Further objects and advantages of the invention will be apparent from the following description and the accompanying drawings.
In carrying out the invention there is provided a high frequency power circuit for a spectral analysis instrument gaseous discharge lamp comprising an inverter arranged for connection to a source of d.c. power to be inverted, said inverter including a transformer having a center-tapped primary winding, separate controllable switching devices connected to the respective ends of said primary winding of said transformer and both being arranged to be connected in common to one output terminal of the d.c. power source, the center tap of said transformer primary winding being arranged for connection to the other output terminal of the d.c. power source, said transformer having a laminated silicon steel core, said transformer including a secondary winding arranged for connection across the input terminals of a gaseous discharge lamp, a control circuit including an oscillator connected to control conduction by said separate controllable switching devices in alternating sequence at a desired frequency of operation.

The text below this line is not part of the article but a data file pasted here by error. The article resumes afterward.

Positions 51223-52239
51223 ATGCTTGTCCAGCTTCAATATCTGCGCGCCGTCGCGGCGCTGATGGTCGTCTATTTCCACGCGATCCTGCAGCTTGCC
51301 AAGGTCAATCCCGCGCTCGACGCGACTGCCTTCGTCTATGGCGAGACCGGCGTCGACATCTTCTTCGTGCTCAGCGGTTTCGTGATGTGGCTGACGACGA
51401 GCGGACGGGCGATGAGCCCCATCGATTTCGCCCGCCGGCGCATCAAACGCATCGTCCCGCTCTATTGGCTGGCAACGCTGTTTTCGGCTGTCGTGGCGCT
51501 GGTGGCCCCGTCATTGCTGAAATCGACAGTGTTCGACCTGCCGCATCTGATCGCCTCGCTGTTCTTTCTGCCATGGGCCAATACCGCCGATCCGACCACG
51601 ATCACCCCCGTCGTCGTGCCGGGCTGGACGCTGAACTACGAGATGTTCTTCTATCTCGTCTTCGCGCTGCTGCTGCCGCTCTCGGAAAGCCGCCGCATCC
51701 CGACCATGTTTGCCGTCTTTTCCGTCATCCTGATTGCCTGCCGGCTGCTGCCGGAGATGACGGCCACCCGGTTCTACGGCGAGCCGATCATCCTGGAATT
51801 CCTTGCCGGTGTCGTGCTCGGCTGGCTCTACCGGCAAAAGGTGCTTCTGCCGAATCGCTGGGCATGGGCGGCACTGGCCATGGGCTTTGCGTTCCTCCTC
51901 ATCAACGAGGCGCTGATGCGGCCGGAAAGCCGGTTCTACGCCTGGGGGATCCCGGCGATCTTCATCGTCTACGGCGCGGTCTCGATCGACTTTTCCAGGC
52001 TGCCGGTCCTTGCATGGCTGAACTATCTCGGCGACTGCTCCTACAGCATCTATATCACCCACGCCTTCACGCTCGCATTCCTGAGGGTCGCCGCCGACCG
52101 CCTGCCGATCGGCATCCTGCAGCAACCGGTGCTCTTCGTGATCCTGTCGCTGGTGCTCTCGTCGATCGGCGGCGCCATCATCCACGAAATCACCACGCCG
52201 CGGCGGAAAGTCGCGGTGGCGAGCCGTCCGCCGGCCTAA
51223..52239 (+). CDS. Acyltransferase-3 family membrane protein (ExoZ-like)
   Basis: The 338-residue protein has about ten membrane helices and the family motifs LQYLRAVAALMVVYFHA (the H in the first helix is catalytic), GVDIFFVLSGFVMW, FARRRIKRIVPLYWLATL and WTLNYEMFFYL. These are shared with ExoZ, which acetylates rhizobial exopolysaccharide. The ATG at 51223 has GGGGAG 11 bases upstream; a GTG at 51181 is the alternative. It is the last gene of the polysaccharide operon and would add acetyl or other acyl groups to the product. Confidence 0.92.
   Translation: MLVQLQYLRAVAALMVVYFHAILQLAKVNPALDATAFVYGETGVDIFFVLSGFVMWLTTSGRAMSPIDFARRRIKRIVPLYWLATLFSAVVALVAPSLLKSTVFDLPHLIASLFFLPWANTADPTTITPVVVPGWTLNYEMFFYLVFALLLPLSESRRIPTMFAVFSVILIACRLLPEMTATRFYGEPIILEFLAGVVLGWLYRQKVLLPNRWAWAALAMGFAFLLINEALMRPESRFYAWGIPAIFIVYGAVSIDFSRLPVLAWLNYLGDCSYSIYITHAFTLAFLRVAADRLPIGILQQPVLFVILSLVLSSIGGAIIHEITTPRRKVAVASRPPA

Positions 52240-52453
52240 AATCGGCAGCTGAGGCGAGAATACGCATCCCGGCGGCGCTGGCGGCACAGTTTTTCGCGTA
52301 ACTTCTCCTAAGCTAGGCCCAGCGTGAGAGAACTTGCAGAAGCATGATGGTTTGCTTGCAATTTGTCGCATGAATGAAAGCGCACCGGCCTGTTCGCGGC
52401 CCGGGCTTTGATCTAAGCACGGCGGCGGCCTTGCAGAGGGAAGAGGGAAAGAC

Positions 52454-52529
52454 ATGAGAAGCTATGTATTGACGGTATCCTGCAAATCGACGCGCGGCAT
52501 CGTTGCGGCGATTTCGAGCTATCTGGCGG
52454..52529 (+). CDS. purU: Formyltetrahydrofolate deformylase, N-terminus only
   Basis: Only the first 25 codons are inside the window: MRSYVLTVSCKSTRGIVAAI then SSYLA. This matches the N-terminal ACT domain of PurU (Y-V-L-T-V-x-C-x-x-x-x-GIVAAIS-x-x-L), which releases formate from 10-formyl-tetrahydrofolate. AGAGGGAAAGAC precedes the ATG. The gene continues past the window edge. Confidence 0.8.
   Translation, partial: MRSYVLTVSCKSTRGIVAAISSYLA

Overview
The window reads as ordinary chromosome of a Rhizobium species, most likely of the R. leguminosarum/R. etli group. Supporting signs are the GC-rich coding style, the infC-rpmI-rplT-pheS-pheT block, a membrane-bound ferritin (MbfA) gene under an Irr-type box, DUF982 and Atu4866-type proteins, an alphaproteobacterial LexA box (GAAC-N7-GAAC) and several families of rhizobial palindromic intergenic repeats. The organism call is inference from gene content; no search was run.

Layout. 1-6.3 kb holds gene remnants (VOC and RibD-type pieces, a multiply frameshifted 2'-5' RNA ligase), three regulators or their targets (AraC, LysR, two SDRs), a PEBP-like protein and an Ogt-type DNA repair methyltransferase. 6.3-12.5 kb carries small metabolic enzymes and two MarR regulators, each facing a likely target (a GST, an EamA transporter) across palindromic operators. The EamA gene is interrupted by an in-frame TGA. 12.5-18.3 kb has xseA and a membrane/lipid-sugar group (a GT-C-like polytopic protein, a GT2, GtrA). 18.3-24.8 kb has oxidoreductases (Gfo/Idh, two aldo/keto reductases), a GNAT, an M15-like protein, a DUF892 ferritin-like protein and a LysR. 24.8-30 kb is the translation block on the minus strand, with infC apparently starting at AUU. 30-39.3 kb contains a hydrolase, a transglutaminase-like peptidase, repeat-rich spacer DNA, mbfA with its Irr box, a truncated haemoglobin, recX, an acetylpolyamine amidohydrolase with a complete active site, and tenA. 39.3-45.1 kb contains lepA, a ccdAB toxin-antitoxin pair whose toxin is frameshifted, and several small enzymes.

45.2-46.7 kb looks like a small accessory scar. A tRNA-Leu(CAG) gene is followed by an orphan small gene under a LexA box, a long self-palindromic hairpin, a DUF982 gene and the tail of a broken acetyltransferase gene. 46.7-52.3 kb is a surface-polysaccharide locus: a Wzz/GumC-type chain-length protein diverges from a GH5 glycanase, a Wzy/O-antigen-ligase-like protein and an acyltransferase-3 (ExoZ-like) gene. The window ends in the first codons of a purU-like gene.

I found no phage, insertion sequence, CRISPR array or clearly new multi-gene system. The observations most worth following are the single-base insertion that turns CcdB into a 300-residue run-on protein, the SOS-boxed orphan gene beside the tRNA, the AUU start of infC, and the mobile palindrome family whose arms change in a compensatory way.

The drawing is a schematic circut diagram illustrating a preferred embodiment of the invention.
Referring more particularly to the drawing, power from a dc source schematically shown as the battery 10 is delivered to the gaseous discharge lamp 12 through a transformer 14 and through controllable switching devices 16 and 18. The switching devices 16 and 18 are controllable by means of a control circuit including an oscillator circuit 20 and a comparator circuit 22. This power cuit is an inverter, which inverts the dc power from source 10 to ac power at lamp 12.
The power source 10 is schematically illustrated as a six cell battery which delivers 12 volts dc. However, it iwll be understood that the dc power source need not necessarily include a battery. As illustrated, the negative terminal of the battery is grounded and the positive terminal is labelled +12. For simplicity, ground connections and +12 volt connections in other parts of the circuit are simply indicated by the ground symbol and the designation "+12" respectively. The switching devices 16 and 18 are connected, as shown at 24 and 26, to the opposite ends of the center tapped primary winding 28 of the transformer 14. Also, both switching devices are connected in common to the ground (negative) terminal of the dc power source. The transformer 14 is preferably a laminated silicon steel core transformer which may be similar to those designed for operation at 60 hertz.